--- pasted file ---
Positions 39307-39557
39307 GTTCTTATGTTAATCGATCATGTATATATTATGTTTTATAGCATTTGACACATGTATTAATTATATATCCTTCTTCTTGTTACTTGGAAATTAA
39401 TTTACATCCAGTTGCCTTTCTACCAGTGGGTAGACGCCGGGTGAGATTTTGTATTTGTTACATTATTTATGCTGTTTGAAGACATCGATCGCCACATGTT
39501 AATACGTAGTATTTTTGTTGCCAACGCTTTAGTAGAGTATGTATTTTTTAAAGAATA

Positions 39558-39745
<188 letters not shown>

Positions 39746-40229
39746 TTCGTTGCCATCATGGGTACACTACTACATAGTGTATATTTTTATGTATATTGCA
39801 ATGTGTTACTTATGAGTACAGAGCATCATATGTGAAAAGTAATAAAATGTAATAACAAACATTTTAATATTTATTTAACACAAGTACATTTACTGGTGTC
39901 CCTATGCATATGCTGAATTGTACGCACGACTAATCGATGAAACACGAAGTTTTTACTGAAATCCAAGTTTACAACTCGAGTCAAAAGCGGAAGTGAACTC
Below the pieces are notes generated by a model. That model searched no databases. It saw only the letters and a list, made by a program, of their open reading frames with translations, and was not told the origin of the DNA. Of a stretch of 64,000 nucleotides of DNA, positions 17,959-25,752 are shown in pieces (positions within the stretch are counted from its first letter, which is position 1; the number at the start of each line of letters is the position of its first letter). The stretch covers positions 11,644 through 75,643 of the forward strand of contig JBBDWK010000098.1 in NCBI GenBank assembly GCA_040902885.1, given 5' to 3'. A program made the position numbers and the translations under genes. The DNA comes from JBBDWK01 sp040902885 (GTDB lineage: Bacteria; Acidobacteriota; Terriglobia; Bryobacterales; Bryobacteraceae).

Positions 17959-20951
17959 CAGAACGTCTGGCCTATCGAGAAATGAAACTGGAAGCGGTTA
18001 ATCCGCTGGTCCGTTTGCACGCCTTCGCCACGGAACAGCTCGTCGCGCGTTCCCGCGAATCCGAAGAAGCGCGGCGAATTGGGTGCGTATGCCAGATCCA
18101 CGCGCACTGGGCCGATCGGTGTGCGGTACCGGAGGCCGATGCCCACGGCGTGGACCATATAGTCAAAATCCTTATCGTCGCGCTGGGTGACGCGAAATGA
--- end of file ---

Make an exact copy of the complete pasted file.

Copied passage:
Positions 39307-39557
39307 GTTCTTATGTTAATCGATCATGTATATATTATGTTTTATAGCATTTGACACATGTATTAATTATATATCCTTCTTCTTGTTACTTGGAAATTAA
39401 TTTACATCCAGTTGCCTTTCTACCAGTGGGTAGACGCCGGGTGAGATTTTGTATTTGTTACATTATTTATGCTGTTTGAAGACATCGATCGCCACATGTT
39501 AATACGTAGTATTTTTGTTGCCAACGCTTTAGTAGAGTATGTATTTTTTAAAGAATA

Positions 39558-39745
<188 letters not shown>

Positions 39746-40229
39746 TTCGTTGCCATCATGGGTACACTACTACATAGTGTATATTTTTATGTATATTGCA
39801 ATGTGTTACTTATGAGTACAGAGCATCATATGTGAAAAGTAATAAAATGTAATAACAAACATTTTAATATTTATTTAACACAAGTACATTTACTGGTGTC
39901 CCTATGCATATGCTGAATTGTACGCACGACTAATCGATGAAACACGAAGTTTTTACTGAAATCCAAGTTTACAACTCGAGTCAAAAGCGGAAGTGAACTC
Below the pieces are notes generated by a model. That model searched no databases. It saw only the letters and a list, made by a program, of their open reading frames with translations, and was not told the origin of the DNA. Of a stretch of 64,000 nucleotides of DNA, positions 17,959-25,752 are shown in pieces (positions within the stretch are counted from its first letter, which is position 1; the number at the start of each line of letters is the position of its first letter). The stretch covers positions 11,644 through 75,643 of the forward strand of contig JBBDWK010000098.1 in NCBI GenBank assembly GCA_040902885.1, given 5' to 3'. A program made the position numbers and the translations under genes. The DNA comes from JBBDWK01 sp040902885 (GTDB lineage: Bacteria; Acidobacteriota; Terriglobia; Bryobacterales; Bryobacteraceae).

Positions 17959-20951
17959 CAGAACGTCTGGCCTATCGAGAAATGAAACTGGAAGCGGTTA
18001 ATCCGCTGGTCCGTTTGCACGCCTTCGCCACGGAACAGCTCGTCGCGCGTTCCCGCGAATCCGAAGAAGCGCGGCGAATTGGGTGCGTATGCCAGATCCA
18101 CGCGCACTGGGCCGATCGGTGTGCGGTACCGGAGGCCGATGCCCACGGCGTGGACCATATAGTCAAAATCCTTATCGTCGCGCTGGGTGACGCGAAATGA